Indian Olympic Athletes help Promote Polio Eradication
Boxer Vijender Singh and Wrestler Sushil Kumar Take the Lead
Polio is the next likely candidate for disease eradication in the world and some of the best athletes participating at the London 2012 Olympics are helping to spread the word about Rotary’s campaign to rid the world of polio.
Indian Olympic athletes participating in the Rotary’s “This Close” campaign are more than a dozen members of India’s team, including members of the men’s boxing, men’s and women’s weightlifting, and men’s and women’s wrestling teams.
Appealing to parents, wrestler Sushil Kumar, said, “In 1988, 500 children were getting affected by polio in India every day. Today, our country is reaching steadily toward eradication of polio. We need your help to win this fight.”
And Vijender Singh, a member of the boxing team, said, “Polio vaccine can save a child from polio paralysis. Let us ensure that children are not paralyzed by giving them the vital drops. Other Olympic athletes participating in the Rotary’s “This Close” campaign include Olympic divers Tom Daley and Tonia Couch.
Rotary International said that after 25 years of hard work, a campaign involving themselves and their partners is on the brink of wiping out the crippling disease, but a “strong push” is needed now to root it out once and for all.
Deepak Kapur, Chairman, Rotary International’s India National PolioPlus Committee (INPPC), said, “Global health and the Olympics share a common ethos. With key athletes supporting the cause at the Olympics, the focus of world including the conflict-laden countries, will once again will be on the dreaded disease that is so close to being eradicated from the world.”
With no new polio cases being reported for more than a year, India’s experience of containing the dreaded virus has been hailed as the biggest public health achievement worldwide. There have been 96 cases of polio reported worldwide this year, as per the Centers for Disease Control and Prevention.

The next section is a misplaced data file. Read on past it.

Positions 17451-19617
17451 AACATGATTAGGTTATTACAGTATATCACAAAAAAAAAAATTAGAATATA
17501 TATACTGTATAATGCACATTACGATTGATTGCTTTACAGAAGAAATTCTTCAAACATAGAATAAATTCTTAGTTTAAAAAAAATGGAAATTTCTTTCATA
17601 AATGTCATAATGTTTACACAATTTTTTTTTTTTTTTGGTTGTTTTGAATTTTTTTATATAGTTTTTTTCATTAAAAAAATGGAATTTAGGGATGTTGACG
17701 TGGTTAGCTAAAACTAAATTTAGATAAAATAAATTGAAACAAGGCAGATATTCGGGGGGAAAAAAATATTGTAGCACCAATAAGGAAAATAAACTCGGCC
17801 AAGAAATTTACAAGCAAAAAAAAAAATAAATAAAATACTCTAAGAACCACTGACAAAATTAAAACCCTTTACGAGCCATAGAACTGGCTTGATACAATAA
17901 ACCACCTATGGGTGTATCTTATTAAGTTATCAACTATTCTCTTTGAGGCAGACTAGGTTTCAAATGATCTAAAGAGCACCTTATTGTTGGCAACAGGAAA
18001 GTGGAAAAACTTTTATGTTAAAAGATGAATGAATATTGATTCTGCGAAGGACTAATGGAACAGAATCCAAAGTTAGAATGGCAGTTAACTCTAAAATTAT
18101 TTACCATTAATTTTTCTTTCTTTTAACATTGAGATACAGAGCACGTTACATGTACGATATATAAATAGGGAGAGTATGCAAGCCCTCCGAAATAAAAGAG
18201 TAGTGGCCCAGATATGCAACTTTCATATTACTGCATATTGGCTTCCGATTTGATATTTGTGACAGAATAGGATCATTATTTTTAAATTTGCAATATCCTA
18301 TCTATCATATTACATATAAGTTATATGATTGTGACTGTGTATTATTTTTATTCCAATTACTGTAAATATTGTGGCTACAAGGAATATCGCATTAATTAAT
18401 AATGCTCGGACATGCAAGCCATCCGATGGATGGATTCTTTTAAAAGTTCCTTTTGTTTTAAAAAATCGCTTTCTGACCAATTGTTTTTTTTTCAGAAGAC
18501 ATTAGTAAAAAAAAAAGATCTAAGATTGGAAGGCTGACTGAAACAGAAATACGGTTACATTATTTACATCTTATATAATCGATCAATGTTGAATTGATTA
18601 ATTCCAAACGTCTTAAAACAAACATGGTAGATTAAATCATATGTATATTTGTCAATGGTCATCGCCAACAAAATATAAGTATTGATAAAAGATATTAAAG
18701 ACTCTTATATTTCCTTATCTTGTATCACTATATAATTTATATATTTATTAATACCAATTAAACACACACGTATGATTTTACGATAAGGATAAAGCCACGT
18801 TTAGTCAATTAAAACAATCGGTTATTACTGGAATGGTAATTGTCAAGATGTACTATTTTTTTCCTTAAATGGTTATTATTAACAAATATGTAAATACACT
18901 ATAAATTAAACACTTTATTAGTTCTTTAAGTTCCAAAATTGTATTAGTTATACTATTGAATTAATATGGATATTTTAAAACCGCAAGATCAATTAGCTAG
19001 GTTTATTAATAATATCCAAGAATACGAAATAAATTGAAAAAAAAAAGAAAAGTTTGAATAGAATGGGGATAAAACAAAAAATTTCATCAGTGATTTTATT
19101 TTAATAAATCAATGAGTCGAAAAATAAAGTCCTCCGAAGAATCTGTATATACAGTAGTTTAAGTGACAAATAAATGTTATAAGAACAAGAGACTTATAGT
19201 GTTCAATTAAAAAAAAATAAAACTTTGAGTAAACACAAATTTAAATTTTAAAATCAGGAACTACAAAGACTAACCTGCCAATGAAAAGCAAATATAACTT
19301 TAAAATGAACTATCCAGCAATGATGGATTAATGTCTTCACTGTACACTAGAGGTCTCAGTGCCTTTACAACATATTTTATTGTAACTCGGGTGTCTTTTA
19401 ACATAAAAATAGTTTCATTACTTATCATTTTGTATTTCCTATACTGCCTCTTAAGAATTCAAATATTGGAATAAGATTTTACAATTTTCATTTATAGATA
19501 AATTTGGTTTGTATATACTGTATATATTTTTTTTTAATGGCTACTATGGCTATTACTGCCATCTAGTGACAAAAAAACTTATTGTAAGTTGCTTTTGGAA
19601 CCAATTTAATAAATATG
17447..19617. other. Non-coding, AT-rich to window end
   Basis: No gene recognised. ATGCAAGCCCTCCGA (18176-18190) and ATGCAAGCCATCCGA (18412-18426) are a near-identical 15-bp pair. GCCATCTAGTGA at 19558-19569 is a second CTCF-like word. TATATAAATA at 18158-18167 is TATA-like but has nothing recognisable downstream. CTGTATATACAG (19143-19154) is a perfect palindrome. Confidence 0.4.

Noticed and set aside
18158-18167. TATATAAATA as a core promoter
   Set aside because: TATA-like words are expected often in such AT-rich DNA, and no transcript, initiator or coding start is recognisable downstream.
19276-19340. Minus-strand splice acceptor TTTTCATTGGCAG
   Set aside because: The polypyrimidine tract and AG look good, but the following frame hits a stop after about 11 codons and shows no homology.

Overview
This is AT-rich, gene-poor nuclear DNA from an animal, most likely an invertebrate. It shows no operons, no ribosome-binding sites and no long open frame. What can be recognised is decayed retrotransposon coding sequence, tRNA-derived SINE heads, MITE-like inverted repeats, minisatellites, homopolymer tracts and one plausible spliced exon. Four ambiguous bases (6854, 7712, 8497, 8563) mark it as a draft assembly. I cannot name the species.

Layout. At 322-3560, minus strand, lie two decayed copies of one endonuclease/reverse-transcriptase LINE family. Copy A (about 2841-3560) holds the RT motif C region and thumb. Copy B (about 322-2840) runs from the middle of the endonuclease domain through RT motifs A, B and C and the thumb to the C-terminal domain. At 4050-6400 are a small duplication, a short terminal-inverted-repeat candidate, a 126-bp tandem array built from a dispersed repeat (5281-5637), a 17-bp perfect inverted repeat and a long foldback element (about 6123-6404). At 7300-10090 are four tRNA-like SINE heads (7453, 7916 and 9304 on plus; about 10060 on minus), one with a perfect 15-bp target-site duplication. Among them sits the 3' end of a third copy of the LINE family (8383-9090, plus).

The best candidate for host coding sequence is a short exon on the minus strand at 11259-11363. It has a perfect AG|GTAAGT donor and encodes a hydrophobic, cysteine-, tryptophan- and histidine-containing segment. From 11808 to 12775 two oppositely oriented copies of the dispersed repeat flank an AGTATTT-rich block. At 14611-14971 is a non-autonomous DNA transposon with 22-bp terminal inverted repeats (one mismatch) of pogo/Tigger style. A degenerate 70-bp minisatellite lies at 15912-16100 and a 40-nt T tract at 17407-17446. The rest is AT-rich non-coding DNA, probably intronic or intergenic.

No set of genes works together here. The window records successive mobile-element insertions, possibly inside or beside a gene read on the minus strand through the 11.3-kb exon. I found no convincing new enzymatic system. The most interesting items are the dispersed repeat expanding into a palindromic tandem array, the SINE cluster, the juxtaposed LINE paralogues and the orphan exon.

The countries that have never been free of the disease are Afghanistan, Pakistan and Nigeria. Rotary’s commitment to end polio represented the largest private-sector support of a global health initiative ever undertaken.
Rotary International has so far invested USD 1 billion (Rs. 5000 crores) globally of which USD 159 million (Rs. 795 crores) have been spent in India alone. In addition to Rotary’s fundraising efforts, over 1 lakh Indian Rotary volunteers helped organize national immunization days, staffed health stations and administered drops to children.
Rotary International is the spearheading partner of the Global Polio Eradication Initiative comprising of WHO, UNICEF, CDC and Rotary. It consists of 33,976 clubs and 1.2 million members in more than 200 countries and geographical areas.
Polio that held the world to ransom in the 1950's and 1960's has been eliminated with those two tiny drops of oral polio vaccine. India was removed from WHO’s polio endemic list on 25 February this year after completing over a year without reporting any case of polio Added Mr Kapur, “Reaching the ultimate goal of a polio-free world presents myriad challenges.
As long as there is even a single polio-afflicted child anywhere in the world, children everywhere remain at risk. After achieving the milestone of non-polio endemic nation in February this year, India needs to maintain the status for another two years to be certified polio-free by the World Health Organization.
Import of polio from neighbouring countries and reemergence of the disease are major threats to the campaign and a key priority area for the stakeholders going ahead.